SECRETARY-GENERAL, IN SECURITY COUNCIL REMARKS, REITERATES CONCERNS ON DEMOCRATIC REPUBLIC
NEW YORK, 9 November (UN Headquarters) -- Following are the remarks of Secretary-General Kofi Annan to the Security Council’s meeting on the Democratic Republic of the Congo in New York on 9 November:
Let me welcome the Political Committee of the Lusaka Agreement. I hope that this meeting with the Security Council will enable all parties to agree to move forward together in the peace process.
In my last report to the Council, I recommended that the United Nations Organization Mission in the Democratic Republic of the Congo (MONUC) be authorized to enter phase III of its deployment. For that deployment to succeed, however, the parties themselves must live up to their responsibilities. I would, therefore, like to reiterate some of my concerns.
First and foremost, the fighting in the east of the country must stop. No one should give any further support to the armed groups that continue to fight in the east, and no one should take any further aggressive action against them. At the same time, everything possible must be done to create conditions that will encourage former combatants to return voluntarily to their homes, and enable them to be safely settled.
The Democratic Republic of the Congo and Rwanda must agree on the process of disarmament, demobilization and repatriation of the combatants and on the creation of a coordination mechanism to facilitate the smooth transition from disarmament to reinsertion.
Kisangani must be demilitarized, in accordance with Security Council resolution 1304 (2000), and I urge the Rassemblement Congolais pour la Démocratie (RCD) to give effect without delay to the measures proposed in that connection by my Special Representative, Mr. Ngongi. Indeed, I intend to strengthen the MONUC military presence in Kisangani, in order to facilitate the demilitarization of that city.
The deployment of MONUC in Kindu is designed to create a climate of security, encouraging the armed groups to disarm. I am therefore concerned to note the decision of RCD and of the Mouvement pour la libération du Congo to create a special joint force based in Kindu, responsible for tracking and neutralizing all negative forces. Kindu must in no case be used as a base for the launching of military operations.
The withdrawal of the Namibian troops, and also many of the Ugandan troops, from Democratic Republic of the Congo territory is encouraging. I strongly urge the Angolan, Zimbabwean and Rwandan governments to speed up preparations for rapid withdrawal of their troops.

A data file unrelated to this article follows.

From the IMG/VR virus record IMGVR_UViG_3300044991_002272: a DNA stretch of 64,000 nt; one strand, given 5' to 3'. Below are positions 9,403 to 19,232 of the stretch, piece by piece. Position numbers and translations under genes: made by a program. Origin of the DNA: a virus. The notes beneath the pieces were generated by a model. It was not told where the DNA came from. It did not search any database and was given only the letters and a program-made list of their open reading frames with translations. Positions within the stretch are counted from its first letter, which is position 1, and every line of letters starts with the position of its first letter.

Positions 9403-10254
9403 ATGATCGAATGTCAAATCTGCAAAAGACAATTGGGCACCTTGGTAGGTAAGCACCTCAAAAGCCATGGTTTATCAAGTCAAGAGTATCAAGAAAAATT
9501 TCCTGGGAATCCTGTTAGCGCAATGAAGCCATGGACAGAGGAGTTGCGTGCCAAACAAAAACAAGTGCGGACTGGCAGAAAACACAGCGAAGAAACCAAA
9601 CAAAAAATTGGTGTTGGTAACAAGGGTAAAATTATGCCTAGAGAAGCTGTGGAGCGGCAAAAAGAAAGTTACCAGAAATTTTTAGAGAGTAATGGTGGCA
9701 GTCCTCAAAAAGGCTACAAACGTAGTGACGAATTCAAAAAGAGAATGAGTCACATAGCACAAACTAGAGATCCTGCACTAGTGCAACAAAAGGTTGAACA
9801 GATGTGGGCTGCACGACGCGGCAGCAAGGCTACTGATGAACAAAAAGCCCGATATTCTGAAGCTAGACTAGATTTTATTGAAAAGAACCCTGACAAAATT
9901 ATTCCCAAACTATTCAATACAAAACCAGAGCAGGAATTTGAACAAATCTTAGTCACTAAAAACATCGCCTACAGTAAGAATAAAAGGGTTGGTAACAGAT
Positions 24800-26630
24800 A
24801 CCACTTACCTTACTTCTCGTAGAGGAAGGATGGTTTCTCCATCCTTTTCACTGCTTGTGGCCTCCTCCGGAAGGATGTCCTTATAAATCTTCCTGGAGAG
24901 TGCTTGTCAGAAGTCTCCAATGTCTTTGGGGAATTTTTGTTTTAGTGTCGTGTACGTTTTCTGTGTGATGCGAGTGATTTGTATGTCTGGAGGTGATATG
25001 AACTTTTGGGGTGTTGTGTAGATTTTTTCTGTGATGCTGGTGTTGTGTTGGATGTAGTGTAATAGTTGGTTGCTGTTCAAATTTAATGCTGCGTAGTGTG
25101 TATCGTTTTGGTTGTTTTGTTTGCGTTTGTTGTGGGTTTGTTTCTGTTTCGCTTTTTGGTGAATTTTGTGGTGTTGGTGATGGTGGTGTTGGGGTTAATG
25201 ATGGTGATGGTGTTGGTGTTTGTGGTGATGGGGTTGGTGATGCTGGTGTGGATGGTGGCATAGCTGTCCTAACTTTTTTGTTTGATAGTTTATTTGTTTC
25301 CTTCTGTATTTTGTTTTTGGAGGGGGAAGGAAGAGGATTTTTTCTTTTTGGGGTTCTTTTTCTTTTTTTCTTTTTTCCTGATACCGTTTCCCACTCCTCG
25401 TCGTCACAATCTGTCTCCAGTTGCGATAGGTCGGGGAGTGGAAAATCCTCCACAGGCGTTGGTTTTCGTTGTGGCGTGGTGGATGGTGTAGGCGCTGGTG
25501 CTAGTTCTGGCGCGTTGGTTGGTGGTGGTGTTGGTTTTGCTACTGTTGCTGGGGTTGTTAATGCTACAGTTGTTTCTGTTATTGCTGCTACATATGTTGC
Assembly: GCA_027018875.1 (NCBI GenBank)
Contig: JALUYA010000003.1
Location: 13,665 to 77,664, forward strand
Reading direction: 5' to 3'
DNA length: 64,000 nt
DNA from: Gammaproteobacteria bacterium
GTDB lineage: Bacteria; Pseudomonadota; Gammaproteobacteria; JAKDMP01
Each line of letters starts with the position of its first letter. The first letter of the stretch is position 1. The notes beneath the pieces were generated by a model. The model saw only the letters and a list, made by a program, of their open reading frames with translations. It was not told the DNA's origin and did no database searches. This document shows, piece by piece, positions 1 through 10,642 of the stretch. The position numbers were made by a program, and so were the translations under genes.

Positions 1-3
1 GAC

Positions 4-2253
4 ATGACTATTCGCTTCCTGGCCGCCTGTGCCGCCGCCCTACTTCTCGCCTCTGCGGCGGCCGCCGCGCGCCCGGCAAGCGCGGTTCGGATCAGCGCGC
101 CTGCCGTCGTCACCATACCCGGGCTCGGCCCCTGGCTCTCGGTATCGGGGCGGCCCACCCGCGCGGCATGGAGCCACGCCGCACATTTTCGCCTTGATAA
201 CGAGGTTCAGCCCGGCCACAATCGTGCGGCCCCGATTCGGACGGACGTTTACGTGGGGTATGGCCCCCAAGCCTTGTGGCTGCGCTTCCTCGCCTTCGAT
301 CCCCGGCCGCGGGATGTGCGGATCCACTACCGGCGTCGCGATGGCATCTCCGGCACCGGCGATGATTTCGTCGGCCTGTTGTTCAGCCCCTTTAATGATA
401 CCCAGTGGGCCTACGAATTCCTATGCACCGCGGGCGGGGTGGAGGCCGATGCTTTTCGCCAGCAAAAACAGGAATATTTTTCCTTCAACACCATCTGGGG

The reopening of the river Congo and its tributaries is the most important single step that can now be taken to reunite the country and stimulate economic and social life. I call on all parties to help MONUC to do its part in achieving this objective, notably by dismantling checkpoints and removing any other remaining barriers to free movement.
I urge members of the Political Committee, especially the Congolese parties, to support the neutral facilitator of the inter-Congolese dialogue, Sir Ketumile Masire. And I welcome the willingness of the Government of South Africa to host the dialogue, when it resumes. But, the Congolese parties should not wait for this formal resumption. I hope they will continue to meet informally for constructive discussions on the country’s future.
I would also urge the three Congolese parties to continue efforts to improve human rights within the areas they control. All those in authority have a duty to investigate alleged violations, and to take appropriate action. The international community will judge them by the actions they take, or fail to take. The Congolese parties must also facilitate access for those seeking to bring humanitarian relief to the suffering population in the areas they control.
And finally, not enough is being done to address the plight of children, particularly those who have been inducted into the various armed forces. I urge all members of the Political Committee, especially the Congolese parties, to work with the United Nations Children's Fund (UNICEF) and with my Special Representative for Children and Armed Conflict, as well as with MONUC's child protection officers, to draw up and implement agreements on demobilizing child soldiers as soon as possible.
The peace process in the Democratic Republic of the Congo may be at a turning point. At stake is the reunification of the country after years of war. MONUC stands ready to make a decisive contribution, by deploying to the east. As the Security Council prepares to take action on my recommendations, I call on the parties to fulfil their important responsibilities, and so bring to completion the peace process they began in Lusaka more than two years ago.
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* Reissued to reflect translated text, originally delivered in French.